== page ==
October is World Mental Health Month. To mark it, and specifically World Mental Health Day on 10 October, peak performance coach Cobus ‘The Viking’ Visser wants to encourage people in general, and men in particular, to pay attention to their mental health.
The renowned South African author, speaker, trainer, facilitator, life coach and firewalking instructor believes that World Mental Health Month is important for several reasons, especially in a society where mental health issues are often overlooked or downplayed.
“Setting aside an entire month for mental health helps create awareness, which reduces the stigma that still exists in many communities, it educates and informs, enabling people to better manage or improve their mental health, and it encourages people to talk about their own experiences, allowing them to access the necessary help and support.”
What’s more, says Cobus, is that it influences people to look at those around them and identify someone who truly needs support, and to let them know that they are not alone.
Cobus, who was diagnosed with haemophilia as a child, is no stranger to anxiety and depression. Living with the illness means that he is in constant pain, and unable to participate in sport and other activities. This, coupled with other factors, such as not seeing his children very often, has an immense impact on his mental health. The issue is further complicated by the aftereffects of several brain operations.
“I have battled with mental health issues for most of life, to varying degrees, and for a variety of reasons. Like many other men, I used to keep this to myself as I didn’t want to appear weak, and I didn’t want others to think less of me,” he admits.
His turning point came when he sat, gun in hand, contemplating whether to pull the trigger. That moment was the catalyst for turning his life around and living with purpose, without regret, whatever it takes.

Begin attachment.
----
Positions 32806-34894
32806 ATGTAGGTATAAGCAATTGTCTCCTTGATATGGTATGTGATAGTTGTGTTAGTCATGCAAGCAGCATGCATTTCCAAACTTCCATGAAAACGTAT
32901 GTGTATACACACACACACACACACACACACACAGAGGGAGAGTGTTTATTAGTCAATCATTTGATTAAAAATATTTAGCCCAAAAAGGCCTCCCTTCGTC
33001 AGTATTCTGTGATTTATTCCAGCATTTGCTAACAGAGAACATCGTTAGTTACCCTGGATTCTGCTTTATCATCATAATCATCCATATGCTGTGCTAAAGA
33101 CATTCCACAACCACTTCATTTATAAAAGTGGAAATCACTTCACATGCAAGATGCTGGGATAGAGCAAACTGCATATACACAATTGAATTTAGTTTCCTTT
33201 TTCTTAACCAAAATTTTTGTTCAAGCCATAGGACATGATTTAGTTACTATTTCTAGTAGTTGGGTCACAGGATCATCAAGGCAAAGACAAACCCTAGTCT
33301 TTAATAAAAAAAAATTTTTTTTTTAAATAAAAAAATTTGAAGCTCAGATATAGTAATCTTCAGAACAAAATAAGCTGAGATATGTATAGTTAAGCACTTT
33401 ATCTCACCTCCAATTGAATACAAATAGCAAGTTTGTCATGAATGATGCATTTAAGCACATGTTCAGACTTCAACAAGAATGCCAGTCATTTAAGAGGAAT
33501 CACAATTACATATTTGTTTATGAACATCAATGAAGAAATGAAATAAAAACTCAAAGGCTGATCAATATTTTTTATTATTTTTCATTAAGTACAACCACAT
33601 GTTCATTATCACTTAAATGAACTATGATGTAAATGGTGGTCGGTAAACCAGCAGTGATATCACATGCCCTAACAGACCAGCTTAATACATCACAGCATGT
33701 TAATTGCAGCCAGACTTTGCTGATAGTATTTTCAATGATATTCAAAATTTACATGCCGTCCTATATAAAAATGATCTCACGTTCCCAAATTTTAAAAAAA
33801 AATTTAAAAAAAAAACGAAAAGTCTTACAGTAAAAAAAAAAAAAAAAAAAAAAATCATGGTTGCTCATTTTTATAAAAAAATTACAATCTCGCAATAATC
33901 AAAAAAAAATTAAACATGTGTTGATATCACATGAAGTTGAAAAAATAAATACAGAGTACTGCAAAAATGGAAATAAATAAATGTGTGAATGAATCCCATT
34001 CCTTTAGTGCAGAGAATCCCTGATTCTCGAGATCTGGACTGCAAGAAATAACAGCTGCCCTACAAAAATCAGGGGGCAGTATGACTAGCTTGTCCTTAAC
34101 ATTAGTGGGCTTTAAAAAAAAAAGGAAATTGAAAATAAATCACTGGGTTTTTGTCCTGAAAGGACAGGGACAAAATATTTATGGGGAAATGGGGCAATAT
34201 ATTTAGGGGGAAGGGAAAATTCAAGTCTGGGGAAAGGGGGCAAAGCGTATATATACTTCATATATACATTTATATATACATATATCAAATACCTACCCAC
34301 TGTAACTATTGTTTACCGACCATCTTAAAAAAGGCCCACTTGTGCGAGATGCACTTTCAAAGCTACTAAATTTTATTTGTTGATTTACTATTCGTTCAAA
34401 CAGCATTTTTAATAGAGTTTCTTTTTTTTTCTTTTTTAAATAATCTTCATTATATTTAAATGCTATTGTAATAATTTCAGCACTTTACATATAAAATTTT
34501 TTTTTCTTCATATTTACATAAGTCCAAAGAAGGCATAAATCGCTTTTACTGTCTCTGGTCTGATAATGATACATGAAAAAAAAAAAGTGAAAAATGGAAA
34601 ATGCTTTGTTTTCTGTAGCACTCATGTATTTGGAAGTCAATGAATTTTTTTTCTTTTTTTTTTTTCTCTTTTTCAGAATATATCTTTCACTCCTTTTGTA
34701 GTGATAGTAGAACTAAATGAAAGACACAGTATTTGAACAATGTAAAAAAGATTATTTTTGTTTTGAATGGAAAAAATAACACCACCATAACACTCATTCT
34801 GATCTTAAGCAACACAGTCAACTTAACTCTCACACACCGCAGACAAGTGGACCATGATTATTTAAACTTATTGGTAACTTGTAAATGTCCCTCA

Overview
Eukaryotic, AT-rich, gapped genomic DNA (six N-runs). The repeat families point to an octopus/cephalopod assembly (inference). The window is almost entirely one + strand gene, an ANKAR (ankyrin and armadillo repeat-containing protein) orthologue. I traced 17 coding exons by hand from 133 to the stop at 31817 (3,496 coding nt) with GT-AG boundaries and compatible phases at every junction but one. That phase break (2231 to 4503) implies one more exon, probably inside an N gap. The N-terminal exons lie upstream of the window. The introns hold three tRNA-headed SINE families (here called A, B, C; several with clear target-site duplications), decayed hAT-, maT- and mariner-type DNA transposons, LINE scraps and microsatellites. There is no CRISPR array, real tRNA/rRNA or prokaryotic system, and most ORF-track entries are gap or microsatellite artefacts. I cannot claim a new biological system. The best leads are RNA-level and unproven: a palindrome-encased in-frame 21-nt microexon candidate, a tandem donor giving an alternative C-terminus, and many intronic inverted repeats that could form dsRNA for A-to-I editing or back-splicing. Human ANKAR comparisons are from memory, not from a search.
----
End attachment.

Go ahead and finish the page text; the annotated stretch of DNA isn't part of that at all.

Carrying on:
Cobus’s passion for raising awareness of mental health issues among men stems from the fact that, despite depression and suicide being ranked as a leading cause of death among men, they are still far less likely to seek help and support than women.
“Men face both self- and social stigma about showing their emotions or talking about their mental state. This often comes from the masculine ideals they have been conditioned or socialised to believe. I want other men to know that they are not alone, that they are not weak, and that there is help and support available.”
The key for Cobus has been cultivating habits to help him cope. These include taking care of his physical health by walking or going to the gym, having a close-knit circle of friends, watching comedies, constantly striving for personal growth and development, and setting short and long-term goals. His advice for others, however, is to find what works for them, and to connect with something outside themselves – whether with people, animals, or nature.
Cobus has faced some incredible challenges in his lifetime. In 2013, he found himself in the hospital, unable to move. Instead of giving up, he decided his body would no longer be his prison and regardless of his condition, he has accomplished incredible physical feats, including climbing Mount Kilimanjaro on crutches in 2018 – a challenge which nearly cost him his life. Since then, he has made it his life’s work to help others achieve peak performance and, over the past decade, he has worked with hundreds of individuals, business leaders and people with disabilities.
He holds a BBA in Marketing Management from the IMM Graduate School and is close to completing his MBA in Marketing at the University of Edinburgh. He is also expertly qualified as a Certified Master Firewalking instructor, a Certified Master NLP Life Coach and Trainer, an Executive Business Coach, and a ShadowMatch and enneagram facilitator. In addition, he has completed courses in Applied Sports Psychology, Train the Trainer, and Mental Strength, among others.
Cobus, who has twice been honoured with the Men of Valour award, lives his life according to two maxims – #whateverittakes and #livewithoutregret. It is his lived experience that drives Cobus to motivate and inspire others and he hopes that this call to action will not only promote positive change for people’s mental health but will also encourage them to get help if they are struggling.
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